“Let whimsical monarchs of state
Imagine themselves to be great;
With my spade in my hand
Sole monarch I stand
Of twenty good acres of land.

“A fig for your sir or your madam;
Our origin all is from Adam;
Then why should I buckle,
Palaver or truckle
To any pragmatical chuckle?”

It may be doggerel, but it’s honest fun, without aspirations to anything grander. Humor is tethered in time and place, and doesn’t always travel well, but certain themes endure.
Here is “The Rival Lap-Dog”:

“Corinna, pray tell me
Why thus you repell me,
When humbly I sue for a kiss;
While Dony at pleasure
May kiss without measure,
And surfeit himself with the bliss?

“How hard’s my misfortune,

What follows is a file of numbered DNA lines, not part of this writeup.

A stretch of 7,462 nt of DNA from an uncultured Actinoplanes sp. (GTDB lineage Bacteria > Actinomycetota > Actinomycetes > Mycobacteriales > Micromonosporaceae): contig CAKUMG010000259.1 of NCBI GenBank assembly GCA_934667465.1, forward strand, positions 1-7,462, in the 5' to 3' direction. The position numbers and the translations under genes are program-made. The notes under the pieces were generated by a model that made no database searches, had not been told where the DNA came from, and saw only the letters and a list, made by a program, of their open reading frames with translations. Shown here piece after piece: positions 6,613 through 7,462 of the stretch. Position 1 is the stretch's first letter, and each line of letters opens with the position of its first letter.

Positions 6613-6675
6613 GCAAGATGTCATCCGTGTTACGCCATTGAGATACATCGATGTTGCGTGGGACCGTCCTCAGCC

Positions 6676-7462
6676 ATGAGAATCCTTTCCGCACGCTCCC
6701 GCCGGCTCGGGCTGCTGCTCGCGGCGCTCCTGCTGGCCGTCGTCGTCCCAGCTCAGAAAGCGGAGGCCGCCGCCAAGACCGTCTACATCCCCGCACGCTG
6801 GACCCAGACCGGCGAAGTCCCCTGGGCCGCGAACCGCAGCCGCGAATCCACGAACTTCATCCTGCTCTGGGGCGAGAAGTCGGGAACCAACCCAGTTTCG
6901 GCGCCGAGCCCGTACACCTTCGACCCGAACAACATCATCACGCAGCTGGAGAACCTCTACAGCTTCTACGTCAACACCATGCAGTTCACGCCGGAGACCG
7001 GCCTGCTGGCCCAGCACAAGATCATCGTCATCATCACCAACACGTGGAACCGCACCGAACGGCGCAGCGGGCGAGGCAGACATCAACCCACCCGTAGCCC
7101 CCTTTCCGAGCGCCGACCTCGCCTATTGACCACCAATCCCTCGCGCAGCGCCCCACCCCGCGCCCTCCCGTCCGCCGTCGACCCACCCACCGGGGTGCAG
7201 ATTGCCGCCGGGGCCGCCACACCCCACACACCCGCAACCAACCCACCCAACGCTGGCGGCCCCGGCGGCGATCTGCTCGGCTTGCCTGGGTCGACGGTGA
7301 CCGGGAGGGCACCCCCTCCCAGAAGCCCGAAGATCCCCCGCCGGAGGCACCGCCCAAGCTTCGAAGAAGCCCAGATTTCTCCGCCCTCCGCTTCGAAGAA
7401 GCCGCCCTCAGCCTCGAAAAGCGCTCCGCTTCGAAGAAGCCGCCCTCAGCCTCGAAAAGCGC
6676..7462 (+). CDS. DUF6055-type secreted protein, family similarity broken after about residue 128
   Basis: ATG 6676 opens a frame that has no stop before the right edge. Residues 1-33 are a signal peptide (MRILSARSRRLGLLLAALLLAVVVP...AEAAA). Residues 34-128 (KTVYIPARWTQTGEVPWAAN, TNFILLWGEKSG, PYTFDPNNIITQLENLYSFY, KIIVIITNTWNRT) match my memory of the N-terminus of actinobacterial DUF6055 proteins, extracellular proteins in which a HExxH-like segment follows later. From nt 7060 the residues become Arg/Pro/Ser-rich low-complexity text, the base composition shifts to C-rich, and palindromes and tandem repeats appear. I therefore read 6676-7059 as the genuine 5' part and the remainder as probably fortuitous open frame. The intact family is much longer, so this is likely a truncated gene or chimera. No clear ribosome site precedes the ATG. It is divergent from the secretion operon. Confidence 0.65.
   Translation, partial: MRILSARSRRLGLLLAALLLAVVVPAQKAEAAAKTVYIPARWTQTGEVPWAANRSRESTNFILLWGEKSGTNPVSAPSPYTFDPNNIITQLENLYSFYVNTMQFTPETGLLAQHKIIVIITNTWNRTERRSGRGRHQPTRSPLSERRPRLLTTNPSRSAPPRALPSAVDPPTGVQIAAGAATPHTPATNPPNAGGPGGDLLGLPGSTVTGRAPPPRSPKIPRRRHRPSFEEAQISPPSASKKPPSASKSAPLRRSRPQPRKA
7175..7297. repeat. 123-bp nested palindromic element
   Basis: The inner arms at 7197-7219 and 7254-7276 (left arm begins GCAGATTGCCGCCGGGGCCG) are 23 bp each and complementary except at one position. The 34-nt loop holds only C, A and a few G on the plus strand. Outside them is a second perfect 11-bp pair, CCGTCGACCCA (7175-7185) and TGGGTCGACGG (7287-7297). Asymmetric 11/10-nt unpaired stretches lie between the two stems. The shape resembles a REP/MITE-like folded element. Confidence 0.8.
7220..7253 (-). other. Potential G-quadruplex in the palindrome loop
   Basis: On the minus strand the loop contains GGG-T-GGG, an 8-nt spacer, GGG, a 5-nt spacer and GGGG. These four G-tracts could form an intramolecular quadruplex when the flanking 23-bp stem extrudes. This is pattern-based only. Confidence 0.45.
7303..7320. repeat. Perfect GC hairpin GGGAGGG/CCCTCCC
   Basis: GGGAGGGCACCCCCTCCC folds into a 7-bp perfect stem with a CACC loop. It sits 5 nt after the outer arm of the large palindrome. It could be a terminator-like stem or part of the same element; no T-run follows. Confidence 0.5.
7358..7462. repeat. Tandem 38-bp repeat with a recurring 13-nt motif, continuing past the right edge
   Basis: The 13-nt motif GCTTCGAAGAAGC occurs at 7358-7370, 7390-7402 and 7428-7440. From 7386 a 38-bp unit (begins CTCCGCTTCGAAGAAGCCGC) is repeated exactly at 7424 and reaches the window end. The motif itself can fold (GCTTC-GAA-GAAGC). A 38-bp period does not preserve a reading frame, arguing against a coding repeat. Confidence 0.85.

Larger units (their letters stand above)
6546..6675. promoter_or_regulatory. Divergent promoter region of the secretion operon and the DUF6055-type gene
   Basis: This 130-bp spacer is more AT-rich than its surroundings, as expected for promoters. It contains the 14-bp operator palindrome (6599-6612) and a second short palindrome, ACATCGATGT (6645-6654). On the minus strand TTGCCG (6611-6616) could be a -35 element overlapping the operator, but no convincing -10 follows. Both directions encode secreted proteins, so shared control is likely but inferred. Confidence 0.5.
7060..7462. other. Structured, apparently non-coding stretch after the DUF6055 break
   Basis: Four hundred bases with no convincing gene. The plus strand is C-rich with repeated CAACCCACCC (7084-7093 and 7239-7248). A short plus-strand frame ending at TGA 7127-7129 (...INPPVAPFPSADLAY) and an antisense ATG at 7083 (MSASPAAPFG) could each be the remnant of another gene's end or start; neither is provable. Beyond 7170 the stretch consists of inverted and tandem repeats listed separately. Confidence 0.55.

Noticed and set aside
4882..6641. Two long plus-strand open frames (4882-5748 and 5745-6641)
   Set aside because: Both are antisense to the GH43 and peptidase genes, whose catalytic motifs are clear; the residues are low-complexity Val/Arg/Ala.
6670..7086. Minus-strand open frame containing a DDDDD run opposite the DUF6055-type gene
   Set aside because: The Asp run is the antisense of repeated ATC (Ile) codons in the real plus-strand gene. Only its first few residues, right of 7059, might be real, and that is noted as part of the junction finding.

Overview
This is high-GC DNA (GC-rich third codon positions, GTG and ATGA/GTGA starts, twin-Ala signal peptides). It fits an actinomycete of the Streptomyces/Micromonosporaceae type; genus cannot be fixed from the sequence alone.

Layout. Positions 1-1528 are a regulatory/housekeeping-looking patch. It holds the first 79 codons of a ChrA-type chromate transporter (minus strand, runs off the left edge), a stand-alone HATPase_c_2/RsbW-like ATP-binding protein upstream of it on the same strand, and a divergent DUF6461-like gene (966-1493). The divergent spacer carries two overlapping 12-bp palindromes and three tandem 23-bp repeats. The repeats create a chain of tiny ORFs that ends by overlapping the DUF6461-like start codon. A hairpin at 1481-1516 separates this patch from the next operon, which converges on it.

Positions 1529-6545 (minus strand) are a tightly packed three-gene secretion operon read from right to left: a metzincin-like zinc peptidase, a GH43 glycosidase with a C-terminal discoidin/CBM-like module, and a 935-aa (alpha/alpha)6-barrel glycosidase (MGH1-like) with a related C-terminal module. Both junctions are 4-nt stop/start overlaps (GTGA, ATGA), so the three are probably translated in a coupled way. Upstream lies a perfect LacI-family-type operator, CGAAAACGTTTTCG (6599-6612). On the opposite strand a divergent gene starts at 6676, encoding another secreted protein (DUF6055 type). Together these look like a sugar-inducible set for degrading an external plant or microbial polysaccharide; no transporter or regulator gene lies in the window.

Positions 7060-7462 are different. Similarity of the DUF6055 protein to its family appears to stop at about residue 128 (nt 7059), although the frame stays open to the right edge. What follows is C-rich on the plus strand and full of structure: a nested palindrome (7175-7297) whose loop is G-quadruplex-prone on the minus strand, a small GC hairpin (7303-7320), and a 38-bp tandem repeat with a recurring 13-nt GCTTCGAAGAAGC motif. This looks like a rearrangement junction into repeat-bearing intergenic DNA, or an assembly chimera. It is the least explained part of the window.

That I must importune,
For what I must still be deny’d;
While the rapturous duty
I owe to your beauty
Must be by a lap-dog supplied.”

Carey never resorts to what comedians used to call “working blue,” which is a shame. A little smut would perk things up. See also “An Ode in Praise of Coffee” (“Thou sacred liquour of nectarous taste”) and “Love à la Mode” (“If she loves you—then forsake her; / ’Tis the modish way of wooing”). My favorite in Wood’s edition is the final poem, “The Author’s Quietus (Address’d to his Dear Friend, Jemmy Worsdale)":

“This itch of scribbling has no end, no ease,
Damn’d if you fail, and envy’d if you please;
Uncertain pleasure for most certain pain:
Well, Solomon says right, All things are vain;
’Tis better that a man should eat and drink.
Here! — Take away this ugly pen and ink!
Come, James! — let’s have a bottle and a bit;
There's something solid in that kind of wit.”